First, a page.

Heating Q and A: What Is a Gravity Furnace?

Monday, April 9th, 2012

A long time ago, gravity furnaces were a very popular means of heating a home in Eatonville. Instead of pressurizing and blowing air through vents to each room of your home, a gravity furnace used gravity to move warm air between rooms.

The operation of these furnaces is pretty simple. When turned on, the furnace, which is located in your basement, burns fuel like gas or oil and produces heat. That heat is vented through ductwork to the top level of your home using the natural properties of gravity (hot air rises). The hot air exits vents as it travels up in the home and releases heat into the room.

Why to Replace a Gravity Furnace

While gravity furnaces can work nearly forever and have very few mechanical problems, they are incredibly expensive to operate and take up a lot of space. Due to the sheer volume of ducts needed to distribute air throughout your home and the cost of heating enough air to ensure it rises properly, you’re dealing with a heating efficiency of 50% or lower.

In fact, about half the energy you consume to heat air in a gravity furnace gets pumped straight out through the chimney. It’s a complete waste of money and a heating system replacement will start saving you money almost immediately.

Newer furnaces have efficiency ratings of up to 95% which makes them nearly twice as efficient as gravity furnaces. Additionally, they take up less space and with modern components, you can install newer devices like zone controls, electronic readout and display and more. It’s a fantastic way to enjoy steady, reliable heat in your home without having to invest a fortune in the fuel needed to operate it.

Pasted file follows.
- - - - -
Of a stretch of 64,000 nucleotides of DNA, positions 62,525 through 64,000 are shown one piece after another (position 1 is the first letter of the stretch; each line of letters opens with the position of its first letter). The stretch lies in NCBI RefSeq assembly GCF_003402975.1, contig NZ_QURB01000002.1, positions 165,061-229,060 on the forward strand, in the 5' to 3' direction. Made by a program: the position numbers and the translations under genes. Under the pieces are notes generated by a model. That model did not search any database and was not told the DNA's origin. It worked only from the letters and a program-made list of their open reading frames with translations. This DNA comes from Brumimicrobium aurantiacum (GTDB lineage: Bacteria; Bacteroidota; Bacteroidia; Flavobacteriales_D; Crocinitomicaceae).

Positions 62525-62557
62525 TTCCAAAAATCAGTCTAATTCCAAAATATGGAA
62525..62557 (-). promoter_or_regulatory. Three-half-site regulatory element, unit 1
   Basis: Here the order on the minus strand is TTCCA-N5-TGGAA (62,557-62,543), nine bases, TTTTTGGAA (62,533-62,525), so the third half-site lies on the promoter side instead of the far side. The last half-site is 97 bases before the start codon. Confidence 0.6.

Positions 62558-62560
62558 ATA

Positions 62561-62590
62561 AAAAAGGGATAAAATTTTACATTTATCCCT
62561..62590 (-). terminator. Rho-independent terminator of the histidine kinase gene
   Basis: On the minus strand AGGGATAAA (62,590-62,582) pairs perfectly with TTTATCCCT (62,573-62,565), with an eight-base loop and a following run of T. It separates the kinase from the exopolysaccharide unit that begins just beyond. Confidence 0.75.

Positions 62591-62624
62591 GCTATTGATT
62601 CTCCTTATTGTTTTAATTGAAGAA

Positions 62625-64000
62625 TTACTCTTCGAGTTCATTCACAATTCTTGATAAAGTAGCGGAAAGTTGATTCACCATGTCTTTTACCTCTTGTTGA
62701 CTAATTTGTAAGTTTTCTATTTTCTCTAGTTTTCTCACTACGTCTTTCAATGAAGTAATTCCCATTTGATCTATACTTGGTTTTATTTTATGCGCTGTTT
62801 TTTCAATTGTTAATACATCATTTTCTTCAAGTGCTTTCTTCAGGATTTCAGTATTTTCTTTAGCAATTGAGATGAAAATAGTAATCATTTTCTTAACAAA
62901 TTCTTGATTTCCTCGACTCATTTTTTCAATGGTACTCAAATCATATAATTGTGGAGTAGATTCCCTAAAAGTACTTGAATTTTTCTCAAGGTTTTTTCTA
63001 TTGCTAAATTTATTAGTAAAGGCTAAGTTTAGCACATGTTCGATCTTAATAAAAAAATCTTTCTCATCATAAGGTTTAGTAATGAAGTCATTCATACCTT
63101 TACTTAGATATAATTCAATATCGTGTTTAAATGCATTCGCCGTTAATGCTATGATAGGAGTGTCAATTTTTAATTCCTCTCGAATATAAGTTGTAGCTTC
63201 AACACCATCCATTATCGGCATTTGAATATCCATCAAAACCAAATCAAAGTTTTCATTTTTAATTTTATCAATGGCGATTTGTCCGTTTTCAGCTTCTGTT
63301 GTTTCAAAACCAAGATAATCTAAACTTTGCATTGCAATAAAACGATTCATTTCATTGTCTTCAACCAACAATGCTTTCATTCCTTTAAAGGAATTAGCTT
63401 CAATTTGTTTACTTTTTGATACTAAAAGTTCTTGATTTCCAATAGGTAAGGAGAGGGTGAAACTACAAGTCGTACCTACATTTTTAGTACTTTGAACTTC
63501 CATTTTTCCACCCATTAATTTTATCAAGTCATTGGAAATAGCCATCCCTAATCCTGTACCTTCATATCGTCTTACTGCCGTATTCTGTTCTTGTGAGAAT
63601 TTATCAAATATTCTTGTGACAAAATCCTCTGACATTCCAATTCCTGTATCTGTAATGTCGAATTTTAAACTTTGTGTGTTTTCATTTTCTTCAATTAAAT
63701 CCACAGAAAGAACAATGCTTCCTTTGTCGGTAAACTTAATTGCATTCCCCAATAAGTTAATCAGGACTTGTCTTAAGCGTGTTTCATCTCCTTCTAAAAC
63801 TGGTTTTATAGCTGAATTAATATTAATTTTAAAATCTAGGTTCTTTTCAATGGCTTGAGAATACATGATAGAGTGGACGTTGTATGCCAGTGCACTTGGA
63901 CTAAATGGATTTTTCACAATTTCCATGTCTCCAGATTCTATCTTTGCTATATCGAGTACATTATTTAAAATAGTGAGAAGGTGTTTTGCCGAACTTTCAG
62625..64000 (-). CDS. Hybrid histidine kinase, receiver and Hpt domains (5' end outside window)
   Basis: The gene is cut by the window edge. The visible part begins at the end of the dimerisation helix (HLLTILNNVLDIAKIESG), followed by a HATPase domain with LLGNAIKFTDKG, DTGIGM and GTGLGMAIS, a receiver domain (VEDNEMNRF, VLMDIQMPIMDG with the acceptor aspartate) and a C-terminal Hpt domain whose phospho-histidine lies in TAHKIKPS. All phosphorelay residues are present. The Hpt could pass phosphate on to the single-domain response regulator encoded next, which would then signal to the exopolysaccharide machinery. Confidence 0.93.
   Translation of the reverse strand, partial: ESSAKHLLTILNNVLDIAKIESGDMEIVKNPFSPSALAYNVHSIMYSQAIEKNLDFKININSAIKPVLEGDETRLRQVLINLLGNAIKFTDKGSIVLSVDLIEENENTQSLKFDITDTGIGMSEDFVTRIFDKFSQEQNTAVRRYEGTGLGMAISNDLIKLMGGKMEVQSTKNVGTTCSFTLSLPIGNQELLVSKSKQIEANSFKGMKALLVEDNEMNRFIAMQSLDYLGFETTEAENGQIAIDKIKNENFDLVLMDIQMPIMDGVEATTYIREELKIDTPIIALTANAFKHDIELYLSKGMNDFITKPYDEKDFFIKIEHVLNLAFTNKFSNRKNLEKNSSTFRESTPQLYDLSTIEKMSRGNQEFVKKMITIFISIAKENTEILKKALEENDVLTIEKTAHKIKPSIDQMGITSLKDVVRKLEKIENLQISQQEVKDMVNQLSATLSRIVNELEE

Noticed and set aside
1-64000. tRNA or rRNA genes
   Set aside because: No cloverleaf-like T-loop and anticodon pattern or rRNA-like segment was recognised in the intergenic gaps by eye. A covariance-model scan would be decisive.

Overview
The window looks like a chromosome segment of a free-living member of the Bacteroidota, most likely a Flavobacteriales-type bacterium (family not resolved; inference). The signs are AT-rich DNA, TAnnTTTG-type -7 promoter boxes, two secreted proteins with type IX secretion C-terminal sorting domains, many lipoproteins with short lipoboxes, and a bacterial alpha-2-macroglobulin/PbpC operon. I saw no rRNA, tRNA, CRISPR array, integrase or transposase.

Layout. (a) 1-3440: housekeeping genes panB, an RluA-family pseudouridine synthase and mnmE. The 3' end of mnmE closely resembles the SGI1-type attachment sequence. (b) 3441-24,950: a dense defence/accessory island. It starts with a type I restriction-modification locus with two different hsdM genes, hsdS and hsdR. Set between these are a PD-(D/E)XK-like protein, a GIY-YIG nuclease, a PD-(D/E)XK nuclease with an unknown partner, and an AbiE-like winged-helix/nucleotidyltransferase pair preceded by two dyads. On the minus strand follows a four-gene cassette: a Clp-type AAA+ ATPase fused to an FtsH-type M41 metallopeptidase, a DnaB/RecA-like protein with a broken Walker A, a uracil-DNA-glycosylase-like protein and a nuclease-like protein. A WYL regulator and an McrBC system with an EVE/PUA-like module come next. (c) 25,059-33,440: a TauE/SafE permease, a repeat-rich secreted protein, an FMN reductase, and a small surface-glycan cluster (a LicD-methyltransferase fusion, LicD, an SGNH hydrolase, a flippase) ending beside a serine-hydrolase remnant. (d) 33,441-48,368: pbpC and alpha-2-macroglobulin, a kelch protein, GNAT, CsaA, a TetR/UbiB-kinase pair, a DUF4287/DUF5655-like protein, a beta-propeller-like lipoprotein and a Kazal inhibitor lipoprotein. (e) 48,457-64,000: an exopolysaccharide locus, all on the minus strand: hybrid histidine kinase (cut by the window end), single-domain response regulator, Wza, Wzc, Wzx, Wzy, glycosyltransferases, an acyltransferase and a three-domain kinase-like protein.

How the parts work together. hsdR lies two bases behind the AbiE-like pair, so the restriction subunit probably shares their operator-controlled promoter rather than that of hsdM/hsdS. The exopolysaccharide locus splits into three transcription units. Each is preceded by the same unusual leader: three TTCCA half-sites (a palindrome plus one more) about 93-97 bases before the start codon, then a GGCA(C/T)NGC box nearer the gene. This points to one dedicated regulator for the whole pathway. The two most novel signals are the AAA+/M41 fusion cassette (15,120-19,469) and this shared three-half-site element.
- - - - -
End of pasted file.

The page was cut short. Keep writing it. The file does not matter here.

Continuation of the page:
Comfort Matters

Another thing to consider is the comfort level of your home. Because gravity furnaces release warm air through the middle of the house and cold air comes back down along the walls, homes that have them are rarely comfortable except in the middle of the house. Forced air furnaces with blower fans are much more efficient at distributing heated air and matching the thermostat settings you select.  Please call Sound Heating to get started today.

Why Are Clean Filters So Important to AC Efficiency?

Tuesday, February 28th, 2012

Air conditioners cost a lot of money to operate in Seattle – even more when they don’t work at 100% efficiency. So, it is important to perform the various regular air conditioning maintenance tasks that ensure the system uses as little electricity as possible. The first thing on your list (and the easiest) is cleaning those filters.

Keeping Filters Clean

The Department of Energy’s Energy Savers website states that you can reduce your air conditioner’s energy consumption by as much as 15% simply by keeping the air filters clean. Why do they matter so much? Consider the nature of a filter.

The filter on your AC unit is designed to capture any dust, debris and sediment in the air supply. If that dust and sediment was allowed in, not only would it gum up the mechanical workings of the device, it would get into your ductwork and reduce the air quality of your home. So, filters are used to capture such things. However, when a filter gets clogged, the system must work harder to draw the air in. As it works harder, the motor turns faster and more electricity is used.

It takes very little to clog the filter of an AC unit, especially if it is running 24 hours a day for two or three months out of the year. So, it’s best to check your filters once every 30 days regardless of what type of filter you are using.

Which Filters to Check

The main filter on your AC unit should be checked along with any air handler filters and any air cleaner filters you have installed in your system. Another thing to consider is the condition of your home and the area around your outdoor condenser. If you have pets, lots of plants or your condenser is located in a dusty area, you may need to check and change those filters even more often.